Editorial - (2021) Volume 10, Issue 3

*Correspondence: DANIEL MARTINEZ, Department of Pharmacology, University of Florida, USA, Email:

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Drug metabolism is the metabolic breakdown of drugs by organisms, usually by special biocatalyst systems. Generally, xenobiotic metabolism is a set of metabolic pathways that alter the chemical composition of xenobiotic, which are compounds outside the normal biochemistry of an organism, such as any drug or poison. These methods are a type of biotransformation that exists in all major groups of living things and are considered to be of ancient origin. In some cases those reaction intermediate of the xenobiotic metabolism themselves can cause toxic effects. Drug metabolism is an important aspect of pharmacology and medicine. For example, the rate of metabolism determines the duration and intensity of a drug chemist’s action. Drug metabolism also affects much drug resistance in infectious diseases and chemotherapy, and the actions of other drugs such as substrates or inhibitors of enzymes involved in xenobiotic metabolism are a common cause of dangerous drug interactions. These methods are also important in environmental science, where the xenobiotic metabolism of microorganisms determines whether the contaminants will be violated during biotechnology, or continue in the environment. Xenobiotic metabolism enzymes, especially glutathione S-transferases are also important in agriculture, as they may produce resistance to pesticides and herbicides. Drug metabolism is classified into three categories. In phase I, enzymes such as cytochrome P450 oxidase present the active groups into xenobiotics. These modified compounds are then combined with polar compounds in the phase II reaction. This reaction is caused by transferase enzymes such as glutathione S-transferase. Finally, in stage III, the combined xenobiotic may be further processed, before it can be detected by efflux carriers and extracted from cells. Drug metabolism often converts lipophilic compounds into easily digestible hydrophilic products. The composition in which the animal is exposed is unpredictable, and may vary greatly over time; these are the main features of xenobiotic toxic stress. A major challenge facing the xenobiotic detoxification programs is that they should be able to remove almost the estimated amount of xenobiotic compounds from the complex of chemicals involved in normal metabolism. The solution that has emerged to solve this problem is a good combination of visual barriers and clear enzymatic systems. All living things use cell membranes as barriers to hydrophobic permeability to control their access to their internal environment. Polar compounds cannot spread across cell membranes, and the discovery of beneficial molecules is mediated by transport proteins that specifically target substrates from extracellular compounds. This selective detection means that many hydrophilic molecules cannot penetrate cells, since they cannot be detected by any specific vehicle. In contrast, the spread of hydrophobic compounds throughout these barriers cannot be controlled, so organisms cannot exclude lipid-soluble xenobiotics using membrane barriers. The release of toxins from the body of endogenous active metabolites such as peroxides and active aldehyde is usually not accomplished by the system described above. This is the result of these species being found in normal parts of cells and often sharing their polar features. However, since these compounds are relatively small in number, it is possible for enzymatic systems to activate the consciousness of certain cells to detect and remove them. The similarity of these molecules to beneficial metabolites therefore means that different detoxification enzymes are often required for the metabolism of each group of endogenous toxins. Examples of these specific detoxification programs are the glyoxalase system, which works to dispose of active methylglyoxal aldehyde, and various antioxidant programs that remove active oxygen species. In silico model and simulation methods allow drug metabolism to be predicted in real patient statistics before conducting clinical studies in human subjects.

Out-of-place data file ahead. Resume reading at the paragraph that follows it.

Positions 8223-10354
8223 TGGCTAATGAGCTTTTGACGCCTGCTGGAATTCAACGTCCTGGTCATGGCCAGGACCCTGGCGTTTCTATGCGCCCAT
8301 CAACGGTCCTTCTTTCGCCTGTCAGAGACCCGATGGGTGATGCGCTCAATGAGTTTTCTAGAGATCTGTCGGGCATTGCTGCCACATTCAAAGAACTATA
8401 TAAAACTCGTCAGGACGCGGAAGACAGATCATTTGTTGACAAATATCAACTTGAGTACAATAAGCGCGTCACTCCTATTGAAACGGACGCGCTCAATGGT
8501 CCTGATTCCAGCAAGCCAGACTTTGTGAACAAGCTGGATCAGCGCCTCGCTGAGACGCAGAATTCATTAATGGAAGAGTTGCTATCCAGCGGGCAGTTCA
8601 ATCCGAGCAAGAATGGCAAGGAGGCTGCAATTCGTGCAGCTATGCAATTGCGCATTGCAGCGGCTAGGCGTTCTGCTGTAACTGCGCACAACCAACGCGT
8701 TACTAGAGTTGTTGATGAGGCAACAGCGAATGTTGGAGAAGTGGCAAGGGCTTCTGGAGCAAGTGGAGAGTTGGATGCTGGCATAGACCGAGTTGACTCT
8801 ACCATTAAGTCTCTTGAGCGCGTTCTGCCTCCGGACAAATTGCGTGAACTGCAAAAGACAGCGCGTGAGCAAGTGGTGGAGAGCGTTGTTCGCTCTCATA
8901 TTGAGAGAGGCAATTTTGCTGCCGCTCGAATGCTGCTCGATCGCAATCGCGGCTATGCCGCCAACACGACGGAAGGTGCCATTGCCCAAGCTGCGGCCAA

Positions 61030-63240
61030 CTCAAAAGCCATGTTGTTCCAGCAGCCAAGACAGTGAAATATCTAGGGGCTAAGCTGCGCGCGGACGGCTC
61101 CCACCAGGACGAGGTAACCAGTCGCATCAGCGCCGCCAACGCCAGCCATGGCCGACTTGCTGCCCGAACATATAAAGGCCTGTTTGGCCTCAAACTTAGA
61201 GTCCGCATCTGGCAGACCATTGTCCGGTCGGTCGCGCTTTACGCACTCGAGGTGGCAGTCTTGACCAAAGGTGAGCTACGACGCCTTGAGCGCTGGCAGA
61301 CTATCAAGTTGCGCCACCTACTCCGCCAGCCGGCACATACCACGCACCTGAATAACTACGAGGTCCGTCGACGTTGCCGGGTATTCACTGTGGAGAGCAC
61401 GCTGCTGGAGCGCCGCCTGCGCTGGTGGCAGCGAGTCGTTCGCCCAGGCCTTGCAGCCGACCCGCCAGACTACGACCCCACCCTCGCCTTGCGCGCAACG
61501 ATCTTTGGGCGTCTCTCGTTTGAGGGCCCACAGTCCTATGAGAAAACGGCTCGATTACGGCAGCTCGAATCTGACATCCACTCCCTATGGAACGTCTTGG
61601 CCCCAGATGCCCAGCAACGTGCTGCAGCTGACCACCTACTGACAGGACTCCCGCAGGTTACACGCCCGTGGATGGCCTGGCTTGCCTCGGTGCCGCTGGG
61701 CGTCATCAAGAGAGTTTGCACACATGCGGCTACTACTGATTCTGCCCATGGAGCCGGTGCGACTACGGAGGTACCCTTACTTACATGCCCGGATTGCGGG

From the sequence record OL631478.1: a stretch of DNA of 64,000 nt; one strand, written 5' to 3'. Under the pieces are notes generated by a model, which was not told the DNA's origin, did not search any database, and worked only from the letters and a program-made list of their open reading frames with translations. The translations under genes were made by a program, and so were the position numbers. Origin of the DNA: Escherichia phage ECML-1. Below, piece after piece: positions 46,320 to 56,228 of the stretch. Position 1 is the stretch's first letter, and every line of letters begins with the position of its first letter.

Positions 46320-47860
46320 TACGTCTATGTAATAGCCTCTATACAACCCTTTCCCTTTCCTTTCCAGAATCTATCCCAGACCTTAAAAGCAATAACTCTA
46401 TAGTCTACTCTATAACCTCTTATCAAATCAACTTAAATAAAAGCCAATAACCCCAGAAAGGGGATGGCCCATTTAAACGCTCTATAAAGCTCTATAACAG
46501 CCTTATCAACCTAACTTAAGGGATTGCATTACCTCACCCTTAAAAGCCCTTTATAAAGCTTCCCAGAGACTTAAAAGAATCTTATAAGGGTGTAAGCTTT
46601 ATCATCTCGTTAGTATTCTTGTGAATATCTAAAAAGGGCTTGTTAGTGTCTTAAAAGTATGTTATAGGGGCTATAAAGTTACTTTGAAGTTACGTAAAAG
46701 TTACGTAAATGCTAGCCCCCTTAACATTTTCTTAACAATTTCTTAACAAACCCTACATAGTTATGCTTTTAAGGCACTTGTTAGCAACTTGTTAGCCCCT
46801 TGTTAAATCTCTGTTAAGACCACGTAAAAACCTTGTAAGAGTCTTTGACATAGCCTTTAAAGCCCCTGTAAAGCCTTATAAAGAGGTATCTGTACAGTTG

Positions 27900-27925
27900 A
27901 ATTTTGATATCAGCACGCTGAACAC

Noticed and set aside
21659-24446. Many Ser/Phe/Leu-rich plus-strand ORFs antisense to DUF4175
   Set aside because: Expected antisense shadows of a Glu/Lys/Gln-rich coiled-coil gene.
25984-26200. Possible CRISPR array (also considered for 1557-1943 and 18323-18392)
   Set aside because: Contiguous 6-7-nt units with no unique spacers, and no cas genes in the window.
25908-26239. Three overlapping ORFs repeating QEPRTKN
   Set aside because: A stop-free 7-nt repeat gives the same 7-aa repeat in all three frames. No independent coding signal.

The authors are grateful to the journal editor and the anonymous reviewers for their helpful comments and suggestions.

Declaration of Conflicting Interests

The authors declared no potential conflicts of interest for the research.

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Department of Pharmacology, University of Florida, USA

Published: 28-Dec-2021

Copyright: This is an open access article distributed under the terms of the Creative Commons Attribution License, which permits unrestricted use, distribution, and reproduction in any medium, provided the original work is properly cited.

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